The link between womanhood and motherhood is deeply baked into most human society. At some level, this is understandable, as the biological ability to bear children is a necessity for humanity, and thus any society made of humans, to continue. Of course, not all women can bear children, not all women want to bear children, and not everyone who can bear children identifies as a woman. Societal pressures and norms, though, often don’t care much about those facts.

To help a woman avoid motherhood is therefore a massive violation of a social norm. To do so on purpose, and even to offer it as a specialty, is to become in the eyes of that society a Monster by Choice. The need to end a pregnancy (whether that need comes from medical threat, fear of social sanction, a sense of psychological or emotional self-preservation, dread for the life a child would face, etc.) is always important to the individual seeking to end the pregnancy, but society as a whole often struggles to accept that, even to this day. In Victorian times, it is no surprise that a woman who helps end pregnancies would be treated as an exile, with no one admitting to using her services.

Joan accepts these consequences because she knows that what she does is good and necessary. That she bears resentment toward the community which rejects her even as its individuals seek her out is perfectly understandable, especially given how long she’s been doing her work.

She also illustrates another tension when trying to define who is a monster. From society’s perspective, she intentionally helps others violate the “natural” order of things, which makes her a monster. From her own perspective, she clearly draws a line between the type of magic she practices, which is used to help others who seek her out for good purposes, and that of Poole, who calls upon the Devil in order to manipulate, coerce, steal, and kill for her own selfish purposes. Joan is a monster to society, but not to herself.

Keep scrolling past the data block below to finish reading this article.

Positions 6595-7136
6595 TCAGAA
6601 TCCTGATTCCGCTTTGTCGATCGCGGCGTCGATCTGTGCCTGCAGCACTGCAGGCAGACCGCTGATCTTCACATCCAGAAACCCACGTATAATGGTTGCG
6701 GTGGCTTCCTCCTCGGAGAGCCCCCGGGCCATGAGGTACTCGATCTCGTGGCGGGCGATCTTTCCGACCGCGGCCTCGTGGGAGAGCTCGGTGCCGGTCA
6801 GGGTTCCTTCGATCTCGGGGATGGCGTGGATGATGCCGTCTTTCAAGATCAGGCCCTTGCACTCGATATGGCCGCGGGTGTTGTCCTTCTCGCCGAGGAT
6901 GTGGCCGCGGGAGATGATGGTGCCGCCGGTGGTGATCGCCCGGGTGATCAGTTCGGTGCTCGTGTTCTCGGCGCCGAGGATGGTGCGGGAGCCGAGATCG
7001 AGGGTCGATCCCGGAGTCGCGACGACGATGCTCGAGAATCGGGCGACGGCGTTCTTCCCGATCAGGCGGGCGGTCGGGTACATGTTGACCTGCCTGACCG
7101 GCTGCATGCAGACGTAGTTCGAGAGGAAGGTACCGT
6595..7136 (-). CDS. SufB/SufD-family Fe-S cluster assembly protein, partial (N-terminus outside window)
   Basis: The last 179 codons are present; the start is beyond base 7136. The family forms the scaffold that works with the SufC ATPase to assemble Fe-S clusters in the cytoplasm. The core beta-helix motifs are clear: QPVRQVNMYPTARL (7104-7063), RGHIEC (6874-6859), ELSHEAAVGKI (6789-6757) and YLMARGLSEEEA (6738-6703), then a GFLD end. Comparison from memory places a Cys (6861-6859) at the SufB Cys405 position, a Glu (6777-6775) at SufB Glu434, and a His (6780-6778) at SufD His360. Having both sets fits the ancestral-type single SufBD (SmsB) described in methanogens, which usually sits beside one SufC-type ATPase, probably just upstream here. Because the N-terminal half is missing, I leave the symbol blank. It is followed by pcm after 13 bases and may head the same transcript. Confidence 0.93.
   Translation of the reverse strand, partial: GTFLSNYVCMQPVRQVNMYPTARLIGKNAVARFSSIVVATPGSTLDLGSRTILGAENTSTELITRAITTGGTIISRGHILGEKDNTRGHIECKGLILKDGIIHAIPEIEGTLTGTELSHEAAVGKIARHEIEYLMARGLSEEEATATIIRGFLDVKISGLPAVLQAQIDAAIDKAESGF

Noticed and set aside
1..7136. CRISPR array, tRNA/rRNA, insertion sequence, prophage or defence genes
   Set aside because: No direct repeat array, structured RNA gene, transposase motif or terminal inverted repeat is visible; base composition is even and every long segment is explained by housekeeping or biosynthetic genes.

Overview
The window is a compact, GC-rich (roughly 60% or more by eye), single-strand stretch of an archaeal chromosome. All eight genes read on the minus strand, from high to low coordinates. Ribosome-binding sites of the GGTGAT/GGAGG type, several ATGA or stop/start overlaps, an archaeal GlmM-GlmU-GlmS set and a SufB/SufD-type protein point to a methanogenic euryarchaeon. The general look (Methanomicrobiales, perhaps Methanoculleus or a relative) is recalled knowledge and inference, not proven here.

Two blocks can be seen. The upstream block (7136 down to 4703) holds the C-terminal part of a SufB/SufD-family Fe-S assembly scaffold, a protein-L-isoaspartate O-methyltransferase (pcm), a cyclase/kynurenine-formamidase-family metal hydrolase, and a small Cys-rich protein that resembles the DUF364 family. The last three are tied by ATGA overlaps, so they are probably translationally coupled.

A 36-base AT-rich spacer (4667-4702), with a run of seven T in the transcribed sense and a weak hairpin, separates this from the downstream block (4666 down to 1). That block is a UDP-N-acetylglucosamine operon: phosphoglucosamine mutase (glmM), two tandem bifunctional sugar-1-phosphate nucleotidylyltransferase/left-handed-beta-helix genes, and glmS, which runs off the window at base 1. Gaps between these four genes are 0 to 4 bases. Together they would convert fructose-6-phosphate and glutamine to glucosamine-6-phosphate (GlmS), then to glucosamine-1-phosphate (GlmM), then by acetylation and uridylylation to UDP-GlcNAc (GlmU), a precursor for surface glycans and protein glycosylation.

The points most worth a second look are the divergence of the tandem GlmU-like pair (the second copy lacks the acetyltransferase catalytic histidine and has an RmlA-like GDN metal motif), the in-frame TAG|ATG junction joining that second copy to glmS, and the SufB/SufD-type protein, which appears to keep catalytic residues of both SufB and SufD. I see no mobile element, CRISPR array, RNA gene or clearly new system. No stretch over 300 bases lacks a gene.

Poole, by contrast, uses her magical abilities and connections to install herself close to power in society and pursue less visibly transgressive ends. As a result, society never sees her as a monster, even though she is a Monster by Choice in her own eyes. She knows that what she does is evil, and she accepts that.

By the end of the episode, Poole has won, Joan is dead, and Vanessa is left with a choice. She can use the knowledge and power she’s learned from Joan to continue the cut-wife’s work, or she can return to society. We know from the outset that she will choose to resume her place in society, but she does so with her initial goal of helping another woman (Mina) rather than to pursue her own ends like Poole. In this way, she at least carries some of Joan’s ethos with her.

This post may not have done total justice to the strength of this episode, but I hope it does at least draw some connections between this phenomenal story and some of the broader ideas this blog has discussed.

Next up, to complement The Bride of Frankenstein, another movie about a man-made woman: Ex Machina.